This is practically the most common thing I have dealt with, and this is why generally I have only ever dealt specifically with Ringbelles unless REALLY asked a lot by a promoter that I have trusted and known for a long time. I’ll be asked for an interview, or pictures to go along with an article, or some nonsense, which is effectively just a cover for some ‘fan boy’ to try and get close and personal with as many females as he can. You see, in his head he can claim it’s still ‘innocent’. It’s not, because we both know if one of the girls happened to throw you a bone, you’d snap that bitch up in your jaws of dirtiness and go to town. The article/interview you took will end up as something you sleep with next to your pillow. You live a lie. Stick to being purely a fan, and leave it to people who actually care to conduct this kind of work.

Bad text4. Attempting to pretend our other half does not exist.

When I asked my partner as to what personally irritates him the most about fanboys having been a part of my life, he instantly said, ‘Just the total disregard for the fact I exist.’ He deals with this even now weekly. Some random fanboy will contact me flirtatiously, fully aware I am not only taken, but the mother of my partners’ child and fully committed. Or even worse, DOESN’T ignore his existence purely to make a demeaning remark about him specifically as if it will just make me instantly drop my family life and run away with said fanboy upon a white steed into the hillsides. Yes, we are to appear alluring and of course giving us a compliment doesn’t hurt. There is however a limit… and telling me you would like to hang out with me sometime without my partner knowing, is that you guessed it, crossing of the invisible line.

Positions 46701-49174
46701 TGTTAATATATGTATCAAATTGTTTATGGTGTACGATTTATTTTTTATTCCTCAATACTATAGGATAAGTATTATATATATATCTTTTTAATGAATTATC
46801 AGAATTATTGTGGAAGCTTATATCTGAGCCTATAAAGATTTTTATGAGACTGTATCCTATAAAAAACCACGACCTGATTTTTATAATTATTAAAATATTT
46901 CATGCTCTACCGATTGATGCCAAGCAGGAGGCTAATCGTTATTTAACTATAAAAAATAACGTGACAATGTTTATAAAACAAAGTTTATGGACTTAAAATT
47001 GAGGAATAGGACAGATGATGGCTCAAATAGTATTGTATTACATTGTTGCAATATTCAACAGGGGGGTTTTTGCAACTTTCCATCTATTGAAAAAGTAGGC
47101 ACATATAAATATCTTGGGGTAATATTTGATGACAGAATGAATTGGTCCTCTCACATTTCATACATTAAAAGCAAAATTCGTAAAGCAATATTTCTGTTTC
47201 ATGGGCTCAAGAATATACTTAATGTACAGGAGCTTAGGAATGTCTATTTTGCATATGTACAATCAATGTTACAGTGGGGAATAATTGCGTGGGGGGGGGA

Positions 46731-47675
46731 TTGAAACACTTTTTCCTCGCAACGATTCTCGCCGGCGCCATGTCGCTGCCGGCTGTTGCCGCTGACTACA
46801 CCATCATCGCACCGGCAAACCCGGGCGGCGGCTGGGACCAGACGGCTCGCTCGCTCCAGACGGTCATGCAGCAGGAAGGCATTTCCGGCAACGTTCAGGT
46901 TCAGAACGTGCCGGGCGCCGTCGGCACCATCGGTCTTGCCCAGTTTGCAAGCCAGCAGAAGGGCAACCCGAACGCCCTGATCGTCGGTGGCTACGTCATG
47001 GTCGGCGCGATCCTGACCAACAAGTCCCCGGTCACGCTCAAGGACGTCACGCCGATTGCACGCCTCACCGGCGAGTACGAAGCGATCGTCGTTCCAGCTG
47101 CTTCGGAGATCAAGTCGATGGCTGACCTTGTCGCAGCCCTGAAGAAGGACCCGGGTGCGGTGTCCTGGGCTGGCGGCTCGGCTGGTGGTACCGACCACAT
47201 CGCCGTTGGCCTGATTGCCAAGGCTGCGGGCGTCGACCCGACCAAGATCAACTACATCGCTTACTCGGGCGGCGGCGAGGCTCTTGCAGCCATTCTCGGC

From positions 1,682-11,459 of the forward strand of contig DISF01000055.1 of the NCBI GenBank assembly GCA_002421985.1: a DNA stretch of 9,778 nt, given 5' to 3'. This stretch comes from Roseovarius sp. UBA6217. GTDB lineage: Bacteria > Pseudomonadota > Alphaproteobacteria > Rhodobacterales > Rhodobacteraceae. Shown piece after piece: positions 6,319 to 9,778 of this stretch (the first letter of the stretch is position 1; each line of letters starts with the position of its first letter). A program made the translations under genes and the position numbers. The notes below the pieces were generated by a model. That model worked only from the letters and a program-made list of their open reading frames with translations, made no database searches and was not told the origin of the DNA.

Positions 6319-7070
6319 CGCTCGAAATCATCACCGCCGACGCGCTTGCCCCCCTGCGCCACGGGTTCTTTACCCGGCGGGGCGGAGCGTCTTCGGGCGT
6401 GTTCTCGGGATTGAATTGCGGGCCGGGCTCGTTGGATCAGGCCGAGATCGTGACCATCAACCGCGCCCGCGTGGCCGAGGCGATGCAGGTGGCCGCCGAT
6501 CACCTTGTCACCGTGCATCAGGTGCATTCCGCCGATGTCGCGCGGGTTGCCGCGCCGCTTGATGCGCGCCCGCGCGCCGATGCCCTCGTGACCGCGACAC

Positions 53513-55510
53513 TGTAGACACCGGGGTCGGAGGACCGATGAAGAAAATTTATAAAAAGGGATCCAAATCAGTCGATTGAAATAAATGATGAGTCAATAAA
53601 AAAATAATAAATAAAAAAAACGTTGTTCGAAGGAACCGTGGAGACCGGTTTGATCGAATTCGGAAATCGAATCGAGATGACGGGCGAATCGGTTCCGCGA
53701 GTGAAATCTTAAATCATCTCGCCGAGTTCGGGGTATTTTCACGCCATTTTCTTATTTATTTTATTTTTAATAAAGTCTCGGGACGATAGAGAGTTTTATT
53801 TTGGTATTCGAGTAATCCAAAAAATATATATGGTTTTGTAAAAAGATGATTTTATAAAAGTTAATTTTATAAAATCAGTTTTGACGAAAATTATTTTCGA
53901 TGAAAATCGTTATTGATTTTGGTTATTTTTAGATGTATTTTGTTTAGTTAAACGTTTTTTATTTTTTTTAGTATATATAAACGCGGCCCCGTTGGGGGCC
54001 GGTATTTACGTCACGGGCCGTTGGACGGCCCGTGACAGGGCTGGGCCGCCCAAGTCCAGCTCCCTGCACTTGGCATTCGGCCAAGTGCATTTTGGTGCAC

So there you have it. Four simple guidelines to keeping a lovely respectful distance. I’m not asking for you to not make us signs, fan art, say hello and have a photo that you proudly show us another time for us to smile. When you tell us we are even better than the last time you saw us perform, our little lives are made. All I ask is that you find that place between staring at us from afar, too scared to come over in case we hurt you, and asking for a pair of our dirty underwear. Thanks so much.

The Soap Box is a forum for anyone to voice their opinion on any aspect on women’s wrestling. Fancy writing something on your chosen subject? Go for it!

Of course, there are rules for Soap Box submissions. So if you’re itching to make a contribution, bear these things in mind:

• Submissions should be between 500 and 1,000 words. We’re looking for reasoned, thought out opinions.
• Nothing libellous. We’re trained in law here at Ringbelles, and won’t be posting anything which could provoke legal recourse against ourselves or the writer.
• Submitting a contribution to us does not guarantee that we will post it.
• We reserve the right to edit submissions for grammar/repetition and the like – though we promise to not take posts out of context.

Still keen on standing on our Soap Box? Send us an email – or if you want to react to what was written above, feel free to do so in the comments section below.